LOS ANGELES -- Four terminals at Los Angeles International Airport were shut down for about three hours yesterday after a passenger bypassed security at one terminal and a flashlight battery exploded during screening at another, authorities said.
The two incidents a half-hour apart on the busy Labor Day weekend appeared to be unrelated, said FBI spokeswoman Cathy Viray. Several people suffered minor injuries.
The scare at the international terminal came when a flashlight battery in checked luggage exploded as the bag was being hand-searched by a Transportation Security Administration worker, said TSA spokeswoman Amy Von Walter. She said the blast appeared to have been caused by old batteries, not a bomb.
The TSA worker suffered swollen hands and was taken to a hospital, Von Walter said. Several other people complained of ringing in their ears, and the passenger whose bag was being screened at the time was questioned.
About half an hour earlier, security workers reported that a passenger bypassed security at United Airlines' Terminal 8 by running up a down escalator, Von Walter said. Authorities ordered the evacuation of terminals 6, 7, and 8, which are connected, in order to rescreen passengers.
About 30 departing United flights were listed as delayed, and 17 of the airline's inbound flights were listed as canceled or delayed.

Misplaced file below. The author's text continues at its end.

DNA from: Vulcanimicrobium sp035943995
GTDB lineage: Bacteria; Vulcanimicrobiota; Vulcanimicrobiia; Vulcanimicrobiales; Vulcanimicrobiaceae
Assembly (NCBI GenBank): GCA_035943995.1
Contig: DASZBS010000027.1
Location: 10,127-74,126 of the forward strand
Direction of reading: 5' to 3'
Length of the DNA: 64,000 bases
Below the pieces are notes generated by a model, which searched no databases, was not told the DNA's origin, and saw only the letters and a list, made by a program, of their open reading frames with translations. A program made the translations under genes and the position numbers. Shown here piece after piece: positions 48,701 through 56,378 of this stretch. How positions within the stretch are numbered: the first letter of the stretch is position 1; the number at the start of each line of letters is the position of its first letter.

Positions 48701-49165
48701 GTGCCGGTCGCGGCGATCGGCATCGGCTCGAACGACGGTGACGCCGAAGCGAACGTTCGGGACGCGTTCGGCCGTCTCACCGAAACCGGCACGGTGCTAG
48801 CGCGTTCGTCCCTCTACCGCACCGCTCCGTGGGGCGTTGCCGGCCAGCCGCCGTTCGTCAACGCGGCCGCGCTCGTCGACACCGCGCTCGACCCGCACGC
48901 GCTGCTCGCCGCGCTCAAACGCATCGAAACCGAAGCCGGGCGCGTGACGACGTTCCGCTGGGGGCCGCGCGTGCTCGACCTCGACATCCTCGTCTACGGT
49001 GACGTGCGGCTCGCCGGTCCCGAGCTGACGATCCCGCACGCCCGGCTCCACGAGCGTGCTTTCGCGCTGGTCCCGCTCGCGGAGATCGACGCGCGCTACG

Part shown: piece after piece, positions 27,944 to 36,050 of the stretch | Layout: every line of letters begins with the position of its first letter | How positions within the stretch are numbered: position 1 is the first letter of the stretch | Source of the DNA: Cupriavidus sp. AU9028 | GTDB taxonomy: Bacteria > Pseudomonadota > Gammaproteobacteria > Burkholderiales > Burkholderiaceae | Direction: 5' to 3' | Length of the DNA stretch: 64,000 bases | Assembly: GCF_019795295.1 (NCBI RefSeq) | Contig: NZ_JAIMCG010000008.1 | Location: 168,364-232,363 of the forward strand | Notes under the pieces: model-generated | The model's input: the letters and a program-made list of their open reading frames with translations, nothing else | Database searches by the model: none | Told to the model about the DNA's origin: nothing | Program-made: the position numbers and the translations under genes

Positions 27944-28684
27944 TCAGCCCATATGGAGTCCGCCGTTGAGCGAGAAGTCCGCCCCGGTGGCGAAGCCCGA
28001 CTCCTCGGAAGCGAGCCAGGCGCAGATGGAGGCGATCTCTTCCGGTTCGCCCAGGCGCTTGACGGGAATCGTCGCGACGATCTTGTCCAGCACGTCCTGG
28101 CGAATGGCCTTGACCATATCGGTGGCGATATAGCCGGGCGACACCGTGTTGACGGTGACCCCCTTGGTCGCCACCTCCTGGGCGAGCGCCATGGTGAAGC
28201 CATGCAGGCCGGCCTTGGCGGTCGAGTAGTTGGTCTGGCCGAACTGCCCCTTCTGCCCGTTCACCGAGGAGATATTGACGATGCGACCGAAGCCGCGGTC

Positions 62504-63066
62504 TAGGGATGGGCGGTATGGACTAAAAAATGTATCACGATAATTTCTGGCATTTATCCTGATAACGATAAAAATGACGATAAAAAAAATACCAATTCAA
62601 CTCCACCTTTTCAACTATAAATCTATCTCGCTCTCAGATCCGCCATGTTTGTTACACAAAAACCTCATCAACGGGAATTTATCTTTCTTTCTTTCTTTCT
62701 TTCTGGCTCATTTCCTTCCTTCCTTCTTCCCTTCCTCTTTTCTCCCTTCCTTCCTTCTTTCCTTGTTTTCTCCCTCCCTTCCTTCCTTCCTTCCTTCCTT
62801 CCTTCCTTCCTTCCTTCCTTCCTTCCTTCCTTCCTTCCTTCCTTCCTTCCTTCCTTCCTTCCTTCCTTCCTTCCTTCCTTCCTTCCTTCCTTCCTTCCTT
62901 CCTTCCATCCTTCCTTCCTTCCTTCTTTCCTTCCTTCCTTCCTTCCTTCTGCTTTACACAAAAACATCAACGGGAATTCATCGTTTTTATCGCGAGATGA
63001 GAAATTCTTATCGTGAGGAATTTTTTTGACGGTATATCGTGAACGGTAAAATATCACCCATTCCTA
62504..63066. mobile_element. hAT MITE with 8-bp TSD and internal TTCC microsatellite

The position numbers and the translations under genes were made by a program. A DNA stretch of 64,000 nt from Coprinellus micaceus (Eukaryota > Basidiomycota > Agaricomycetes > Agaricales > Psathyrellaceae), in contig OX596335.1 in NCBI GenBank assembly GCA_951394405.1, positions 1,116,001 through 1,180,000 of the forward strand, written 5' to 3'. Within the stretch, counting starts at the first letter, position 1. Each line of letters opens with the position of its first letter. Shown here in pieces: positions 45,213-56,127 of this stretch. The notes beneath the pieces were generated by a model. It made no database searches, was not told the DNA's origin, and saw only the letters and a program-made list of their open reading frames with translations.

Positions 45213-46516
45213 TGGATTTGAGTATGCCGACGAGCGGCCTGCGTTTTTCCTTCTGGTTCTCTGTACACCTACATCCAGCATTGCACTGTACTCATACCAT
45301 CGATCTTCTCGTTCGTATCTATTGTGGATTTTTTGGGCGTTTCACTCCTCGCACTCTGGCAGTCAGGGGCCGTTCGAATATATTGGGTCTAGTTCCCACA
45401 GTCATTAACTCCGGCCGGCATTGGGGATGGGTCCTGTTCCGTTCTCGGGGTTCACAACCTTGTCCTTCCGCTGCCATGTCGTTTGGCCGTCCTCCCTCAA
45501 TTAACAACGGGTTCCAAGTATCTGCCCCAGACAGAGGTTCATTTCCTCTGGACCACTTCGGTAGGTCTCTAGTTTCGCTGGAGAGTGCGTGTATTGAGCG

Traffic was diverted from the airport, and hundreds of people could be seen standing outside the airport.
The shutdown yesterday followed a bomb scare Friday at Ontario International Airport that prompted the evacuation of 1,000 people for two hours. The suspicious bag that caused it turned out to contain cosmetics, officials said.
Authorities are especially wary of terrorism at Los Angeles International Airport. It has twice been targeted for attacks -- a foiled bomb plot planned for around New Year's Day 2000, and a shooting at a check-in counter that left three dead on July 4, 2002.
The airport has eight domestic terminals and one for international flights. It was the third-busiest for passenger traffic in the United States in 2003 and the fifth-busiest in the world, according to the Airports Council International.